After TikTok CEO Shou Chew testified for more than five hours on Thursday before a Congressional committee, one thing was clear: US lawmakers remain convinced that TikTok is an urgent threat to national security.
The hearing, Chew’s first appearance before Congress, kicked off with a lawmaker calling for TikTok to be banned and remained combative throughout. A number of lawmakers expressed deep skepticism about TikTok’s efforts to safeguard US user data and ease concerns about its ties to China. Nothing Chew said appeared to move the needle.
The rhetoric inside and outside the hearing room highlighted the growing, bipartisan momentum for cracking down on the app in the United States. As the hearing was taking place, House Speaker Kevin McCarthy said he supports legislation that would effectively ban TikTok; Secretary of State Antony Blinken said TikTok should be “ended one way or another,” and the Treasury Department issued a statement vowing to “safeguard national security,” without mentioning TikTok by name.
Concerns about TikTok’s connections to China have led governments worldwide to ban the app on official devices, and those fears have factored into the increasingly tense US-China relationship. But the remarks across the federal government on Thursday, combined with a prior threat from the Biden administration to impose a nationwide ban unless TikTok’s Chinese owners sell their stakes, shows that a complete ban of the hugely popular app very much remains a live possibility.
However, more than two years after the Trump administration first issued a similar threat to TikTok, evidence remains unclear about whether the app is a national security threat. Security experts say the government’s fears, while serious, currently appear to reflect only the potential for TikTok to be used for foreign intelligence, not that it has been. There is still no public evidence the Chinese government has actually spied on people through TikTok.
TikTok doesn’t operate in China. But since the Chinese government enjoys significant leverage over businesses under its jurisdiction, the theory goes that ByteDance, and thus indirectly, TikTok, could be forced to cooperate with a broad range of security activities, including possibly the transfer of TikTok data.
“It’s not that we know TikTok has done something, it’s that distrust of China and awareness of Chinese espionage has increased,” said James Lewis, an information security expert at the Center for Strategic and International Studies. “The context for TikTok is much worse as trust in China vanishes.”
When Rob Joyce, the National Security Agency’s director of cybersecurity, was asked by reporters in December to articulate his security concerns about TikTok, he offered a general warning rather than a specific allegation.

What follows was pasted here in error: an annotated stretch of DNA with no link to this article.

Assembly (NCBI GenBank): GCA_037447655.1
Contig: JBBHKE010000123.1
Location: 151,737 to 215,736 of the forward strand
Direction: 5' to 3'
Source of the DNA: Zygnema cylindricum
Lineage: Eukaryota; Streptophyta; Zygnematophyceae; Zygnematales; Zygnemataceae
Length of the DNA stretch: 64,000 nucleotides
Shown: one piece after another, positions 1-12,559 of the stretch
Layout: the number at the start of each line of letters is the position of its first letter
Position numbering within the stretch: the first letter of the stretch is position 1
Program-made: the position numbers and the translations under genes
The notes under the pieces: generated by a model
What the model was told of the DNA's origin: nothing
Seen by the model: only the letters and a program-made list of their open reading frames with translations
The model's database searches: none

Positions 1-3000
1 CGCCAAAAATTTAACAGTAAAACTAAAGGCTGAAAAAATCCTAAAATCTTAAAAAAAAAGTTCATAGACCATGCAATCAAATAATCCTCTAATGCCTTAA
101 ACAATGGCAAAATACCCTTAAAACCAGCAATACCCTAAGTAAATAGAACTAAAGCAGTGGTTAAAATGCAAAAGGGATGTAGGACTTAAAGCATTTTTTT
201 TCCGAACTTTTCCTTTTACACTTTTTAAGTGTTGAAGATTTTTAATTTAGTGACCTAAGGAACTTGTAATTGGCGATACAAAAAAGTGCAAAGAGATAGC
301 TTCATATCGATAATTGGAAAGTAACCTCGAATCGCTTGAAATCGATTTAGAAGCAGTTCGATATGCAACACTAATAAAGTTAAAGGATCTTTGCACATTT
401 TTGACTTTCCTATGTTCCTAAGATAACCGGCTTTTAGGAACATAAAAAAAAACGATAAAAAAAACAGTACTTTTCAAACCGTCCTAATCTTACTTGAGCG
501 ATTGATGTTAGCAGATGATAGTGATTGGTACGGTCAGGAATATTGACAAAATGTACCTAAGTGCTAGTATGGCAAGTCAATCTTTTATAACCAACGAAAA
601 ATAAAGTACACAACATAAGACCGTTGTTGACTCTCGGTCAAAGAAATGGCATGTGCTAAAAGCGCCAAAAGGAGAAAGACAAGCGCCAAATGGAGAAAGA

“People are always looking for the smoking gun in these technologies,” Joyce said. “I characterize it much more as a loaded gun.”
Technical experts also draw a distinction between the TikTok app — which appears to operate very similarly to American social media in the amount of user tracking and data collection it performs — and TikTok’s approach to governance and ownership. It’s the latter that’s been the biggest source of concern, not the former.
The US government has said it’s worried China could use its national security laws to access the significant amount of personal information that TikTok, like most social media applications, collects from its US users.
The laws in question are extraordinarily broad, according to western legal experts, requiring “any organization or citizen” in China to “support, assist and cooperate with state intelligence work,” without defining what “intelligence work” means.
Should Beijing gain access to TikTok’s user data, one concern is that the information could be used to identify intelligence opportunities — for example, by helping China uncover the vices, predilections or pressure points of a potential spy recruit or blackmail target, or by building a holistic profile of foreign visitors to the country by cross-referencing that data against other databases it holds. Even if many of TikTok’s users are young teens with seemingly nothing to hide, it’s possible some of those Americans may grow up to be government or industry officials whose social media history could prove useful to a foreign adversary.
Another concern is that if China has a view into TikTok’s algorithm or business operations, it could try to exert pressure on the company to shape what users see on the platform — either by removing content through censorship or by pushing preferred content and propaganda to users. This could have enormous repercussions for US elections, policymaking and other democratic discourse.